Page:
Greenwich LIP Group March meeting

Four presentations as usual. – this time all very much about people.

Michael Mundy began with a portfolio of black and white prints. Most were portraits, those of sleeping people and those of Covent Garden street performers before or after their act standing out. We urged him to see them published. All this work was produced to self-set briefs, none by happenstan  ce; the Covent Garden material being gathered over a period of two years during which Michael developed a substantial rapport with the performers.

Michael Mundy

Meirion Harries followed with a second selection of his work, this time proposed for a forthcoming solo exhibition, and concentrating on faces both live and in representations, hoping to emphasise the constancy of faces across time and distinctions of ethnicity. Quite a lot of digital manipulation, Meirion quoting Ansel Adams’ musical analogy, distinguishing between the score (neg or file) and the performance (print).

Barry Cole did not show his own work but his thoughts on recent visits to the London Metropolitan Archives and the Foundling Museum. The Archives are an essential resource for research into aspects of London and include a great many historic photos. A current exhibition shows photos and prints of Londoners from several centuries.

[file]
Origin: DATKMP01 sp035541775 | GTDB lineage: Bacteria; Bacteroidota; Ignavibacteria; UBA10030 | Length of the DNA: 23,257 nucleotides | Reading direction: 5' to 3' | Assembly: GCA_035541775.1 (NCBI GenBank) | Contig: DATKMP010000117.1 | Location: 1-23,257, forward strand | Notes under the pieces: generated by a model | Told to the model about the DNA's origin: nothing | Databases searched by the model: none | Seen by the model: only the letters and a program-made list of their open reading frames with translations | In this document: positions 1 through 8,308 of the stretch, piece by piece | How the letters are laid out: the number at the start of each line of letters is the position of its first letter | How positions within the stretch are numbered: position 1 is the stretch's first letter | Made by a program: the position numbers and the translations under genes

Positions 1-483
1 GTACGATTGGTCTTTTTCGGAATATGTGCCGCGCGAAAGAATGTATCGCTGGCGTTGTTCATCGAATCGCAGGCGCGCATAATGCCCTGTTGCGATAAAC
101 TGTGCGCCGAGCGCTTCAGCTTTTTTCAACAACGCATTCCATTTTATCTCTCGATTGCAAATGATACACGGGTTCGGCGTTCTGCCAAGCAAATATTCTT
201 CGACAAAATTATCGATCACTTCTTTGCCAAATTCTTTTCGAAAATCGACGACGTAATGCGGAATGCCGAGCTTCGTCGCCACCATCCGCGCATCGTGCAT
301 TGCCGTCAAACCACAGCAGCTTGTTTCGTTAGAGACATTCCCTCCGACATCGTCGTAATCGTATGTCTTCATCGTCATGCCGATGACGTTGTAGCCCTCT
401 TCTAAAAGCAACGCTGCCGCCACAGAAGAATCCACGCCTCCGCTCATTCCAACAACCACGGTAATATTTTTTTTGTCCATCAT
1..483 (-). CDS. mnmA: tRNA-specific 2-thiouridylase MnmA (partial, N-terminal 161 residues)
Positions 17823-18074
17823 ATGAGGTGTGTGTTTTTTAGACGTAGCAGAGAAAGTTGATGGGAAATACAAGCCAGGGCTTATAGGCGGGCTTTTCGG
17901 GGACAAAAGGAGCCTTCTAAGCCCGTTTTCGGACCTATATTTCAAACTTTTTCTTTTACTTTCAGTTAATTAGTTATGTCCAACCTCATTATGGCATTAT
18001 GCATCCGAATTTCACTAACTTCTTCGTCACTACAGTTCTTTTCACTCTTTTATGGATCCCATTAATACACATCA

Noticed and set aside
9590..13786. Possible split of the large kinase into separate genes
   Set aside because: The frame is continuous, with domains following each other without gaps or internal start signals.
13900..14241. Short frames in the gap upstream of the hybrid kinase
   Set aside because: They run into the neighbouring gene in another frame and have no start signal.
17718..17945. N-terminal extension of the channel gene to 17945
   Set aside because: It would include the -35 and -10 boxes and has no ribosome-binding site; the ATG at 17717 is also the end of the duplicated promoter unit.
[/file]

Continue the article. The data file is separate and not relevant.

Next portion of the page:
The Foundling Museum currently houses ‘Child’s Play’, an exhibition of the work of Mark Neville following the title theme in UK, US and elsewhere including very young British soldiers in Afghanistan.

Barry Cole

Angelika Berndt ended the evening with a presentation of material from her visit last year to the area of Gidole in Ethiopia. Her intention had been to document the traditional culture of the Dereche people but she found it barely surviving in the context of a modernising national government and the availability of such things as western clothing despite that being less suitable to the climate than the traditional cotton wraps. Her photos were, as ever, beautifully clear evidence. Discussion centred on the methods of gaining the people’s trust, working with a local guide, and ensuring narrative clarity in the images.

Angelika Berndt

Report by Peter Luck

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